The Human Resources Development (HRD) Ministry, we are told, is on the verge of declaring a new education policy; this will come 30 years after the second Education Policy of 1986. The committee to frame the policy has submitted its report in May. T.R.S. Subramanian was the chairperson of the five-member committee entrusted with the responsibility of integrating feedback collected by the HRD Ministry through grassroots and national-level consultations on multiple themes.
Families obsess about education in India and rightly so, but perhaps without fully appreciating why it is critical and why a national policy on education is even more so. The word democracy derives from the root ‘demos’ which means people. We are the world’s largest democracy that chooses its government at the local, state and central levels. We are also the world’s largest pool of illiterates, semi- literates, and have one of the highest educational inequality indices. Of the rural families, only 3% have graduates according to the recent Socio Economic and Caste Census. So how do we choose? Choice implies information about options and ability to process that information rationally. We are also building a market driven economy to give consumers many choices. How does a consumer decide what is good for his/her well-being? Developing rational impulse and ability to access evidence and analyse it is central to the purpose of modern education. Yet, the world’s largest democracy spends less as a percentage of its GDP (Gross Domestic Product), on public education than non-democratic states like China! These aspects of education have been lost in the crisis of education for most gainful employment, what we call ‘professional education’ in India for best salaries. That kind of education creates pools of skilled people who are now only used as disposable wheels in the production process. Skills are certainly needed, but no more than scientific attitudes, to fashion a progressive society.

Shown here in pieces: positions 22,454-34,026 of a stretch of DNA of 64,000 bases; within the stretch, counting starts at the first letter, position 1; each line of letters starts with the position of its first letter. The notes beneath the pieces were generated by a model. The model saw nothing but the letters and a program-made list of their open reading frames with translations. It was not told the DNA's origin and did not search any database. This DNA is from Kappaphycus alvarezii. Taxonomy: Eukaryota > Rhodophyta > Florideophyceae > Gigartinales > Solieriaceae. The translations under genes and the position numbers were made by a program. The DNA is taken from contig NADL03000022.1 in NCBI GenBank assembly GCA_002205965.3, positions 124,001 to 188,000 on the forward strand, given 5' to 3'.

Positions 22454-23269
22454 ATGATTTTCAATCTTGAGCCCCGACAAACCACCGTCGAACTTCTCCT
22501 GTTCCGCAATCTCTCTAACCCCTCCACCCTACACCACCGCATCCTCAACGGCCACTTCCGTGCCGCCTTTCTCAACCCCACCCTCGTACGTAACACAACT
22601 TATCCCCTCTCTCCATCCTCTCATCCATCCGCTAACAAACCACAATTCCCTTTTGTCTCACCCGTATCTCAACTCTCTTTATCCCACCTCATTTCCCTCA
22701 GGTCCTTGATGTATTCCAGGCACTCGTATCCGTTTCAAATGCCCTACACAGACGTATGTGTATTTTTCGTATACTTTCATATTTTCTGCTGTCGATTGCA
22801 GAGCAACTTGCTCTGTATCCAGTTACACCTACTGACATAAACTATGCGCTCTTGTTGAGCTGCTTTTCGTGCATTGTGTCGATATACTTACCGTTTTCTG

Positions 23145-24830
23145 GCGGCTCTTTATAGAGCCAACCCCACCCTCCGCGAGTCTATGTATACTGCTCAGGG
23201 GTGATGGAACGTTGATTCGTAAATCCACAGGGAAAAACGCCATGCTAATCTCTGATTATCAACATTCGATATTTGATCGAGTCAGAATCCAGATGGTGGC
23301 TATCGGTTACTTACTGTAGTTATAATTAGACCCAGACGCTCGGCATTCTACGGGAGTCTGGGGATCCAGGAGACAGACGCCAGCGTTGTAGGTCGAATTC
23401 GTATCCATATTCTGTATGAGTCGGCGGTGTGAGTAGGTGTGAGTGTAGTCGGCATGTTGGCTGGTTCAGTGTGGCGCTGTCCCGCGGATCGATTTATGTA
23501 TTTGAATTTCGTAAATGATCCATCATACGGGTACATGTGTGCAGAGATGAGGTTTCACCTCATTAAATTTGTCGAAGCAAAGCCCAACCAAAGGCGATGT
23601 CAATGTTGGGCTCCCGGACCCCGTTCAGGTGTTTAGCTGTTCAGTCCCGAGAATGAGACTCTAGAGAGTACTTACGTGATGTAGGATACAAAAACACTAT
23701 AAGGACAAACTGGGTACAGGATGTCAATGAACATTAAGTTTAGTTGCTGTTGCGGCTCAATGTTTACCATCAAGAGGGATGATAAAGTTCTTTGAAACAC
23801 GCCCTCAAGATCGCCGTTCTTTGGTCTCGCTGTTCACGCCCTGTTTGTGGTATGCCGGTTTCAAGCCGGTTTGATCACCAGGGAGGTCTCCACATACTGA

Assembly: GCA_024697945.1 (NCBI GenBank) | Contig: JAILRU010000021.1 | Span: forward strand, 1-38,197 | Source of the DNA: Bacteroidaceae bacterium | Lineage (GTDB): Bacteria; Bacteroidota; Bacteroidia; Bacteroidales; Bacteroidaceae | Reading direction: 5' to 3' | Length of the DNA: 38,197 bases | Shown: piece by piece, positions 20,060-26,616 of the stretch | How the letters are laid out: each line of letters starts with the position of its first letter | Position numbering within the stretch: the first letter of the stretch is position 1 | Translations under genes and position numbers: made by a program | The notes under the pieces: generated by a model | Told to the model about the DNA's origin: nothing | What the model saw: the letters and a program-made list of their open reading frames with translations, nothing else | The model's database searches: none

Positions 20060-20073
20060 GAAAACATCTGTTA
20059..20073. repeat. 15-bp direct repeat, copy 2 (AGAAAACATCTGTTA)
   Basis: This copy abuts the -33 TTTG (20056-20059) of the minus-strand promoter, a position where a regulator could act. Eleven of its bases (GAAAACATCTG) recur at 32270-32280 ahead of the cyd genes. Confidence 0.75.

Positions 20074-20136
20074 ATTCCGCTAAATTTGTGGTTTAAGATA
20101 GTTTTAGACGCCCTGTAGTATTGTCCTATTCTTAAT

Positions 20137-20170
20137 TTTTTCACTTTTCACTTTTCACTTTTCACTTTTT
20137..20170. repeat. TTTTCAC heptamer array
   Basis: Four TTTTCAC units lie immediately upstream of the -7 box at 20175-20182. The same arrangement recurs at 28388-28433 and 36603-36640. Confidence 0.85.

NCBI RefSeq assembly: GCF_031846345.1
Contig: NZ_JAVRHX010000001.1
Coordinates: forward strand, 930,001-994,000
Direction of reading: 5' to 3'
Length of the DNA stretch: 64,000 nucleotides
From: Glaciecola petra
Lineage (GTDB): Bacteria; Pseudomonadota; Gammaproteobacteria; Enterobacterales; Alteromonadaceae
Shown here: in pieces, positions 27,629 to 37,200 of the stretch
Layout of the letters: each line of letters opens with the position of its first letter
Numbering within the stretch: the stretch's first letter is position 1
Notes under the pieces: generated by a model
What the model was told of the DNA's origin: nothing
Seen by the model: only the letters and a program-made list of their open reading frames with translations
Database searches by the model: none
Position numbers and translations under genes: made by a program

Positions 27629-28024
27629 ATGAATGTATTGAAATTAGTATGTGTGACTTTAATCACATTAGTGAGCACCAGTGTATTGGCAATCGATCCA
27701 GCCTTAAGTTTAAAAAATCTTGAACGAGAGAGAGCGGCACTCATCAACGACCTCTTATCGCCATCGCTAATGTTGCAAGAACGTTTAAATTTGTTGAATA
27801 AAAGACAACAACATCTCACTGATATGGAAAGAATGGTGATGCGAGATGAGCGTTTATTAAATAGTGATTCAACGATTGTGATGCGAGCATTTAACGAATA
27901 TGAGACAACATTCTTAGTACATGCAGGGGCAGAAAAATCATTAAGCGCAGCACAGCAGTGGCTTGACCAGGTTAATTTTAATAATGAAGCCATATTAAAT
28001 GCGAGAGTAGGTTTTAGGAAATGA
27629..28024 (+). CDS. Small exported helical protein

This is an extraordinary discrepancy. And this has a historical trajectory. At Independence, between 12-14% of population could read or write. This literacy was biased in favour of men and upper castes. A national policy for education was tabled only in 1968. The first National Policy on Education was adopted twenty years after Independence. The Kothari Commission as it is called, becomes a watershed, calling for a revolution in the sector, with its emphasis on primary education, adult education, and significance of state funding .“There is of course one thing about which we feel no doubt or hesitation: education, science-based and in coherence with Indian culture and values can alone provide the foundation – as also the instrument – for the nation’s progress, security and welfare”.
It draws attention to primary education to fulfill Constitutional Directives, the need to increase per capita expenditure on education, and need to raise allocations in proportion to GNP (Gross National Product) from 2.9% (1966) to 6% (1986). Total expenditure on education was only about 3.5% of GDP in 2015. The proportion of resource allocations recommended never did materialise. But in 2009, the Right to Free and Compulsory Education Act was passed spelling out the duties of governments, local authorities and parents, to enable children between the ages of 6-14 to get educated in a neighbourhood school. It was a fundamental right finally enforceable in a court of law. In the background of persisting shortages of good quality government schooling, it required private schools to admit poor students and meet the deficit in revenues by increasing fees for other students or by other means. This was met with resistance from private schools who found various pretexts, including the difficulty of increasing fees in poor neighbourhoods. The people are therefore waiting to see a call for increase in allocations and new strategies to improve quality of public education at all levels.